Guys, dolls relive a model relationshipJeong Seong-bum worried what to get his girlfriend for an anniversary gift. A compact disk of the latest pop artist seemed too predictable, as did a book. Flowers? He had already given her a bunch of roses on Valentine’s Day. Mr. Jeong, a 27-year-old computer programmer, wanted this to be special. He wanted a gift that only the two of them could share. But what?
After surfing the Internet, Mr. Jeong stumbled on the Dream Factory. Instantly, he knew he had found what he wanted.
The Dream Factory recreates special moments with, well, with dolls.
For instance, say a couple’s first kiss took place on a playground. Few people have the foresight to capture such a memory on video or with a snapshot. But with Dream Factory dolls, the couple gets, sitting cosily together on a swing, two adorable, jug-eared, male and female potatoheads.
The dolls stand 25 centimeters (10 inches). They are made of clay that has been baked in an oven.
The dolls’ creator, Hong Sung-hwan, 30, majored in sculpture at Chung-Ang University, and opened the Dream Factory in November 2000.
Mr. Hong’s dream dolls made their first appearance at a school exhibition when he was a freshman. He crafted two dolls to represent what he felt he and his girlfriend, Son Jie-yeon, had experienced. Ms. Son liked the models enough to later marry Mr. Hong.
After graduating, Mr. Hong worked in clay animation and made commercial miniatures. Eventually, he set up a studio near Kyung Hee University, northern Seoul and began turning out little clay scenes for friends.
“I like this job because every story the customers tell me is special, and I remember all of them,” says Mr. Hong.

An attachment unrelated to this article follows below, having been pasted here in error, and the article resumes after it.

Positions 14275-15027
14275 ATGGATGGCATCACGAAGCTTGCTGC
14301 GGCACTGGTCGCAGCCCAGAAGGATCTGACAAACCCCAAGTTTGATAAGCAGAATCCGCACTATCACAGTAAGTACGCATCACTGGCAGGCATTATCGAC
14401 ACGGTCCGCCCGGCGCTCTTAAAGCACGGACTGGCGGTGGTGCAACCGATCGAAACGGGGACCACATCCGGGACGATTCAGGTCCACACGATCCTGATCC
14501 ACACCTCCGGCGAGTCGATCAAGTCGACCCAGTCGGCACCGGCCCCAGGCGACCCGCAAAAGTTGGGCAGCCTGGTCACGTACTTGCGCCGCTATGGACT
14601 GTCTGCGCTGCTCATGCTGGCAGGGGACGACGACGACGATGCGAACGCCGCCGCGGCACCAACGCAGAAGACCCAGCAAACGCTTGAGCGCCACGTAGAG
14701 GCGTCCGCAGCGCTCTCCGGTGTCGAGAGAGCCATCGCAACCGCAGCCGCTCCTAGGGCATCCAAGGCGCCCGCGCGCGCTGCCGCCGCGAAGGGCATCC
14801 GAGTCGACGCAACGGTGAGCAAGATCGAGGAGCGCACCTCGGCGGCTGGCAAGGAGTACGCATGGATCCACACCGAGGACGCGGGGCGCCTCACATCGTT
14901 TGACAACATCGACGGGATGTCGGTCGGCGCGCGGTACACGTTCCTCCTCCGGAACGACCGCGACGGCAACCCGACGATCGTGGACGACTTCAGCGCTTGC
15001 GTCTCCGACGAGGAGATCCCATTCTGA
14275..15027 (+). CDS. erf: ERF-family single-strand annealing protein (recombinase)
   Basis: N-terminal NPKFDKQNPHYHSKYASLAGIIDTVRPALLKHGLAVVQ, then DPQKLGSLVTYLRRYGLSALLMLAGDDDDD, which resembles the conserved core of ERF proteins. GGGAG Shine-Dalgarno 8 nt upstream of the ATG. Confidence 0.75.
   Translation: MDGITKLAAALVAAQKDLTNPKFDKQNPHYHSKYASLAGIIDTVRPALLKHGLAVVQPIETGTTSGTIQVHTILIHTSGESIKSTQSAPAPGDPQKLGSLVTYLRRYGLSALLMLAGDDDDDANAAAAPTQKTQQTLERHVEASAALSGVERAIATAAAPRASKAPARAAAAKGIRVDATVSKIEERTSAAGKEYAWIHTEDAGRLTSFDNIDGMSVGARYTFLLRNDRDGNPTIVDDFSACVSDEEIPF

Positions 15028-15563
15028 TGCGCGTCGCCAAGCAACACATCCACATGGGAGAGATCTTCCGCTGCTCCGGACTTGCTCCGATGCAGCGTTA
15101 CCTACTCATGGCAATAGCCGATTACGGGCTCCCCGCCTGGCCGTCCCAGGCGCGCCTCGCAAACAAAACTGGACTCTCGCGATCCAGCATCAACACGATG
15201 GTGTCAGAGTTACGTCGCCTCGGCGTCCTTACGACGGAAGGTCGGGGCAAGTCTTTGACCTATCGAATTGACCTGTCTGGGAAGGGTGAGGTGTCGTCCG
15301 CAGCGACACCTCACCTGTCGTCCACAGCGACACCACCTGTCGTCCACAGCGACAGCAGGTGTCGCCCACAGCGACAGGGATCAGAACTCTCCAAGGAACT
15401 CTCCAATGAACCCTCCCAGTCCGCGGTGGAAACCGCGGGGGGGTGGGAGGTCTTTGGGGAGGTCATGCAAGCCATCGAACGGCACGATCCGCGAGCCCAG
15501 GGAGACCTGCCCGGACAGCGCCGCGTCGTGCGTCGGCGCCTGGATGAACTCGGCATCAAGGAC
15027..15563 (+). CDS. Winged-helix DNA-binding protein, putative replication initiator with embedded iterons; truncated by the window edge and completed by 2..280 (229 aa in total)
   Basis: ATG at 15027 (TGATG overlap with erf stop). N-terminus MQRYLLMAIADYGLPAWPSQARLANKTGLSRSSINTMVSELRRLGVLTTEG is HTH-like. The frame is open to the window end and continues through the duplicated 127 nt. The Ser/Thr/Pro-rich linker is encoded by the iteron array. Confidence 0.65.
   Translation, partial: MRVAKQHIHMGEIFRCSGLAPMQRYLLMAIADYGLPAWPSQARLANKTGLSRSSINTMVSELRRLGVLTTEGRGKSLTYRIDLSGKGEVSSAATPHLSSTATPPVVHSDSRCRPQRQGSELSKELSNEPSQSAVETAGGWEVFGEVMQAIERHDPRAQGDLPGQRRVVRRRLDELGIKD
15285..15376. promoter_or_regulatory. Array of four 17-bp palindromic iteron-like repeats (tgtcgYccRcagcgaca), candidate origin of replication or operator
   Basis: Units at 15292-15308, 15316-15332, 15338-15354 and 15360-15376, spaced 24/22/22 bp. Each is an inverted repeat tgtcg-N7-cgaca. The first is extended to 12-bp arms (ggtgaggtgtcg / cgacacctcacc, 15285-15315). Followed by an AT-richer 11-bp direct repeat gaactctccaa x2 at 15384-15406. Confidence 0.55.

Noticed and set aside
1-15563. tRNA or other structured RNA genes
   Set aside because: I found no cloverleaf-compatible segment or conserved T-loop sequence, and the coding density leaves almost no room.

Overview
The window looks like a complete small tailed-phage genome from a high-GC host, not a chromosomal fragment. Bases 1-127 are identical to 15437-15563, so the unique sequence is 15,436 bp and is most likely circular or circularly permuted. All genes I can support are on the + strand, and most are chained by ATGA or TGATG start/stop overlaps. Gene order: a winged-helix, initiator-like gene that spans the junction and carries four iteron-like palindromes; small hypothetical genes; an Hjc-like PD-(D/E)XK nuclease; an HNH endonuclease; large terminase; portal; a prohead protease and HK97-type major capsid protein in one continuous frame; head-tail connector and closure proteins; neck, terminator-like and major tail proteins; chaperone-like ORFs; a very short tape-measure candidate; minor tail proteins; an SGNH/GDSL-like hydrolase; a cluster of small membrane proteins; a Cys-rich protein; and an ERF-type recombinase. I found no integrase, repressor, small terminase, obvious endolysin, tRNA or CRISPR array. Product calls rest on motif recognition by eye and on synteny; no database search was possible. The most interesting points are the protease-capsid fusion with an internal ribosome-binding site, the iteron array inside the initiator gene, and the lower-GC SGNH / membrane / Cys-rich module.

From time to time there are odd stories, such as the customer who asked for a doll of his girlfriend bound in chains.
Not all the creations end well. “In some cases a relationship breaks up while the doll is still under construction,” says Mr. Hong. “We usually wind up keeping the dolls.”
“My business is called the Dream Factory because I recreate the dreams of others with dolls and also because it is my own dream kept alive,” says Mr. Hong. His wife now helps in the creations.
Additionally, Mr. Hong likes his work because he’s not doing it alone. “When I make the dolls and the scenes, I’ll discuss them thoroughly with my customers.” The dolls almost never resemble the customers.
It usually takes Mr. Hong and his wife, who is now his partner in the business, three to four days to complete a two-doll set. Since Mr. Hong opened the Dream Factory he has made nearly 900 sets.
The price of the dolls ranges from 100,000 won to 150,000 won ($83 to $125). “It depends on what materials I use for the background setting and the difficulty of recreating that moment,” says Mr. Hong.
by Lee Ho-jeong
The Dream Factory can be reached at (02) 967-4933 or by visiting www. storymade.com.